Twilight Birds. Central Valley, California. February 5, 2016. © Copyright 2016 G Dan Mitchell – all rights reserved.
A flock of geese against twilight sky above the Central Valley
February was mostly a very good month for photographing migratory birds in the Central Valley this winter. This was a relief, quite honestly, after the past four years of drought and increasingly dire conditions in the Valley and throughout the state. In normal times, the wildlife refuges where I often photograph can be filled with water and life in the winter — flowing creeks and flooded fields where thousands of birds collect. But much of this water comes from sources that are not local, and as they dried up the refuges also began to shrink the acreage that was under water. It was sad to see locations that I’ve thought of as ponds become plain, dry fields. And at times the birds seemed to suffer a bit, too, or at least change their habits. Back in the late fall, before the course of the winter season became clear and Northern and Central California received rain again, we were concerned about what would happen this year.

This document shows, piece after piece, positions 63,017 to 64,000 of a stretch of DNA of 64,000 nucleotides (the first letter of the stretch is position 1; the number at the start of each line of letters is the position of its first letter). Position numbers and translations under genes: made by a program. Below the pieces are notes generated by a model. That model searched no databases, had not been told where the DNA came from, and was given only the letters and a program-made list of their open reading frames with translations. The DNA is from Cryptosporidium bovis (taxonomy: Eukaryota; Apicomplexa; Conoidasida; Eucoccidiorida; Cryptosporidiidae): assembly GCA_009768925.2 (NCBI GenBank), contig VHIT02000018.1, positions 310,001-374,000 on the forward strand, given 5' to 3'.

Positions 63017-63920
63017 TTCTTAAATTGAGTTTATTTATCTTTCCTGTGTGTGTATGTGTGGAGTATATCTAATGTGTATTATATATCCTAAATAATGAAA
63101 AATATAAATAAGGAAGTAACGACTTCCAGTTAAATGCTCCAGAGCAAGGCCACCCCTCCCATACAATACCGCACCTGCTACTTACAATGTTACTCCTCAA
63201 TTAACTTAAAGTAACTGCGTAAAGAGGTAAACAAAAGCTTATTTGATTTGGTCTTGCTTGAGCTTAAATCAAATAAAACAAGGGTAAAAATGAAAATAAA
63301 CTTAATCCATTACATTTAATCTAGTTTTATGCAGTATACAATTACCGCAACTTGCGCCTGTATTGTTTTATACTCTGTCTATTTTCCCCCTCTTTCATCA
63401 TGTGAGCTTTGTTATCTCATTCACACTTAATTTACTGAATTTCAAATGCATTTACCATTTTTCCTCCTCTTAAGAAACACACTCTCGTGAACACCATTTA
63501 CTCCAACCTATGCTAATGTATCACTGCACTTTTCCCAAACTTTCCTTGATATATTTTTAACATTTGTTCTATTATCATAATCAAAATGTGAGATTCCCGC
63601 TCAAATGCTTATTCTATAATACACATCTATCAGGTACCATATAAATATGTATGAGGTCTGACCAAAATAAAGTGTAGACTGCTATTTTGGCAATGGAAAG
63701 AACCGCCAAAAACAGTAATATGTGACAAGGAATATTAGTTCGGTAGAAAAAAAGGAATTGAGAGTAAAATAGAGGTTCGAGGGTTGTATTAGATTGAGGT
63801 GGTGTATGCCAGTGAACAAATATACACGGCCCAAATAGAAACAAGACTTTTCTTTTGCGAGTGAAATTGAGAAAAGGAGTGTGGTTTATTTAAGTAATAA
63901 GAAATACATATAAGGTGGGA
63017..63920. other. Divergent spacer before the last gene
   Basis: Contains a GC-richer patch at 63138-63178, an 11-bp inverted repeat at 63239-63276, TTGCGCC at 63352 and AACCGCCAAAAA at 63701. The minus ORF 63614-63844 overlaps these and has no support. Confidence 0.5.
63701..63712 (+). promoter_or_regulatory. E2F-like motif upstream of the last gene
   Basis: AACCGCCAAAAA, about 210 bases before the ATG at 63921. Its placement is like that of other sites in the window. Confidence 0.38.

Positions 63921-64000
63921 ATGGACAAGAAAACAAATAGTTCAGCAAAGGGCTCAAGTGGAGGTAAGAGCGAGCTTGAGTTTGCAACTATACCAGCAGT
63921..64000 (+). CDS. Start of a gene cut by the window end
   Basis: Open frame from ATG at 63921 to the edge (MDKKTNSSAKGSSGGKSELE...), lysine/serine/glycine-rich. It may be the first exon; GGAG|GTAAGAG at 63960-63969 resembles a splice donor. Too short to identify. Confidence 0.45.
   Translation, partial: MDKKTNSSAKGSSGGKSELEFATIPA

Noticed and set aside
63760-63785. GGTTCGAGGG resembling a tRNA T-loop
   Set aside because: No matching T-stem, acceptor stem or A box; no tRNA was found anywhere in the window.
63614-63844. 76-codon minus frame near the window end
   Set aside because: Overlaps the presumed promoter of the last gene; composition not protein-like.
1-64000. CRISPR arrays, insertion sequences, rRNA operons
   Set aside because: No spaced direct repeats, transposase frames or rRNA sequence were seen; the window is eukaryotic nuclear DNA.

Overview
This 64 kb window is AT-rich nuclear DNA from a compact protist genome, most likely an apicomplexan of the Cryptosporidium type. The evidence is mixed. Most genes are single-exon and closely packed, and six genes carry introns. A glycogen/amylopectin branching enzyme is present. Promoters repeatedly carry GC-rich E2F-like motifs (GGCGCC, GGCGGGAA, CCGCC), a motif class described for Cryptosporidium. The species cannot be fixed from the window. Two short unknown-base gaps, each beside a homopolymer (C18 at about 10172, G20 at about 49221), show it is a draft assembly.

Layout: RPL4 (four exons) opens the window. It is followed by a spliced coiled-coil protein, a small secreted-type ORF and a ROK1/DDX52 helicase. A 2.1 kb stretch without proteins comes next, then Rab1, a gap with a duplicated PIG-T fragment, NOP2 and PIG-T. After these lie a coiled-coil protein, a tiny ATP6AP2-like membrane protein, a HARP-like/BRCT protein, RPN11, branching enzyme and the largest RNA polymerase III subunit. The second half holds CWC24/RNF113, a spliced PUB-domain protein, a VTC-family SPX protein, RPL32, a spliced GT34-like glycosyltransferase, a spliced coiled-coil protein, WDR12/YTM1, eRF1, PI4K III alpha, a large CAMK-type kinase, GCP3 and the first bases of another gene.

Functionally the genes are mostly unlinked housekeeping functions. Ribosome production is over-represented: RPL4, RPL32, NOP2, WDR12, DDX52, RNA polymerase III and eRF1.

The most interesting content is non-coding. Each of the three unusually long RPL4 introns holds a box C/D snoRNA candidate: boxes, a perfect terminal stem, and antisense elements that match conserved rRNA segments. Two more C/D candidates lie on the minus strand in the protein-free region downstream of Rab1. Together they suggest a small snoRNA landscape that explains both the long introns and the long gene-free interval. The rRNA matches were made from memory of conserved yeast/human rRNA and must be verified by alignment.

But in most of California the rains came, at times heavy, and water flows once again. The birds returned, and sometimes it seemed that there numbers were exploding with the return of water. By February it wasn’t uncommon to find many thousands of birds in the refuges, and by late in the month the scene was downright wild, with all kinds of geese, huge numbers of cranes, and much more. In the evening things become active, and as the light fails I often continue to photograph, but at longer shutter speeds that allow me to work with the moving poetry of blurred birds in flight against dusk sky.
G Dan Mitchell is a California photographer and visual opportunist. His book, “California’s Fall Color: A Photographer’s Guide to Autumn in the Sierra” is available from Heyday Books and Amazon.
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